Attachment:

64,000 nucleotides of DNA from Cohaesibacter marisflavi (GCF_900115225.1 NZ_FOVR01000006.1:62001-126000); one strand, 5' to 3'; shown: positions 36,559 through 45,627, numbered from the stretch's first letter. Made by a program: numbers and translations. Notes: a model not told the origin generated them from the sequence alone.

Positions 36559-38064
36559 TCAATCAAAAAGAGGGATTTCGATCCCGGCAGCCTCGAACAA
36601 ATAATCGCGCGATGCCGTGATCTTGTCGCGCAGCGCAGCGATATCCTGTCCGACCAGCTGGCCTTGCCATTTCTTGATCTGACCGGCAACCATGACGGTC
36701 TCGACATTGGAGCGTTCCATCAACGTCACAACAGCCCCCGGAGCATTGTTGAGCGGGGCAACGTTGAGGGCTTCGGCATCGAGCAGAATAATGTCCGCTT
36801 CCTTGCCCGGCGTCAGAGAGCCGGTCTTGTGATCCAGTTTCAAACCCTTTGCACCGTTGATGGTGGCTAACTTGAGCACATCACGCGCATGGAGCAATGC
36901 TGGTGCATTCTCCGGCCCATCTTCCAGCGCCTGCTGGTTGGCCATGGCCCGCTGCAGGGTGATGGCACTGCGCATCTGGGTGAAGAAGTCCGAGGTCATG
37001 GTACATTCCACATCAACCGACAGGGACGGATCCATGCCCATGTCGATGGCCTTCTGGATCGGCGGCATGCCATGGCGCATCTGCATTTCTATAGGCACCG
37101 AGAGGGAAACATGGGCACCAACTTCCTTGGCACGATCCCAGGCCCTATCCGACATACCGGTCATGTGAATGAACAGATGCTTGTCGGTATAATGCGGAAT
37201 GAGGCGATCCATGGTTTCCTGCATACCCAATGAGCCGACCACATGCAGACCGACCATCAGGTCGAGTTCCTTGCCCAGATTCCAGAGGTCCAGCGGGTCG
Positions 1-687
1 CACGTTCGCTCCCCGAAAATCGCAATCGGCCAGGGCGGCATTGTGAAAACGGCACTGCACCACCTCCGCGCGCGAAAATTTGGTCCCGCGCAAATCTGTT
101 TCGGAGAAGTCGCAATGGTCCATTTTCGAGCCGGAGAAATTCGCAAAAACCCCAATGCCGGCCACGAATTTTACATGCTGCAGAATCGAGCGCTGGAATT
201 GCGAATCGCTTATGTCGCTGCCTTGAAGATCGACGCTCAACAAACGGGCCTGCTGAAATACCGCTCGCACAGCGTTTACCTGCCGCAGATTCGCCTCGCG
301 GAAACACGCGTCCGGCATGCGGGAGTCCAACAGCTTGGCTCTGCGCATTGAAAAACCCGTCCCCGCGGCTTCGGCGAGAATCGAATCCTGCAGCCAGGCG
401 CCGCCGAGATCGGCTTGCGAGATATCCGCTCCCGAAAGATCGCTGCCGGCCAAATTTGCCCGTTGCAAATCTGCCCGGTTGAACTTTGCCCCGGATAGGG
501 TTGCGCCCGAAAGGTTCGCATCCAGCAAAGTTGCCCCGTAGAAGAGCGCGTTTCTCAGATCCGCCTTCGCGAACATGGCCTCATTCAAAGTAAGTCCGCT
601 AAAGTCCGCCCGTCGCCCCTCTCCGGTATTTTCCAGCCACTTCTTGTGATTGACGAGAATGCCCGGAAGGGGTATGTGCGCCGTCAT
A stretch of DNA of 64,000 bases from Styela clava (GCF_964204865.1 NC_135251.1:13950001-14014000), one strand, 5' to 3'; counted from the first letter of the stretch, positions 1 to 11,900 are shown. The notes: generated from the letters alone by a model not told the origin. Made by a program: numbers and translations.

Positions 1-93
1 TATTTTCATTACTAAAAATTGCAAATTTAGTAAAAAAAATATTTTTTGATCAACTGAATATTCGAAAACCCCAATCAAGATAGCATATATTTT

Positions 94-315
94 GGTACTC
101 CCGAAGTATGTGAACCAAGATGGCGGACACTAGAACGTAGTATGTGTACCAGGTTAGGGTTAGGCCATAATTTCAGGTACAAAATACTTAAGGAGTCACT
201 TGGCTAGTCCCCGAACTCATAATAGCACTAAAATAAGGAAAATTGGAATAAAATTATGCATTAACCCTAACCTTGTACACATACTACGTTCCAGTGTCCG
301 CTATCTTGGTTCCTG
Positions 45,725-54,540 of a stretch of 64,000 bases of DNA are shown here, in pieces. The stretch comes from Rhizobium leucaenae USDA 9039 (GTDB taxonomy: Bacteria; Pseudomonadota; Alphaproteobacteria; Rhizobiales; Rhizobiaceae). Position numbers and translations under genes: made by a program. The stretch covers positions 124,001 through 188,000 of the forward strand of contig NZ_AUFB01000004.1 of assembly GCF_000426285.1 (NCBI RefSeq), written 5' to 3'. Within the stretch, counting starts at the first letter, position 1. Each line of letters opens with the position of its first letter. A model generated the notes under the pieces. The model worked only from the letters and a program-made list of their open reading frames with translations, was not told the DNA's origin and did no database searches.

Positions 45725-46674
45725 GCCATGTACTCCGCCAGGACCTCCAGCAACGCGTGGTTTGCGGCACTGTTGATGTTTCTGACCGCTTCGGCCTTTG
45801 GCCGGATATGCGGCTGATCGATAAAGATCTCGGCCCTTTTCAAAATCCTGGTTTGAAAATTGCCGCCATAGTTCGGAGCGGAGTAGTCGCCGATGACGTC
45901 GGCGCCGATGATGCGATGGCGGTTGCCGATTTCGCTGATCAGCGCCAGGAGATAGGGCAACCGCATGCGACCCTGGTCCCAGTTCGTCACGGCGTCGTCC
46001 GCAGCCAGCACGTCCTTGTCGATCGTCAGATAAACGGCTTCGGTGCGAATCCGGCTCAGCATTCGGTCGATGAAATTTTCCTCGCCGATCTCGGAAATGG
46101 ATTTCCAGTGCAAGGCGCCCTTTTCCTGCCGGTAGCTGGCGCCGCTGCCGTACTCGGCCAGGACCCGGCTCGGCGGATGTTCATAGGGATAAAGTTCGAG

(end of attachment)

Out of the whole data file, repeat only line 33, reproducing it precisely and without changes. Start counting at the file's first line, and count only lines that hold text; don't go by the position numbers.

46101 ATTTCCAGTGCAAGGCGCCCTTTTCCTGCCGGTAGCTGGCGCCGCTGCCGTACTCGGCCAGGACCCGGCTCGGCGGATGTTCATAGGGATAAAGTTCGAG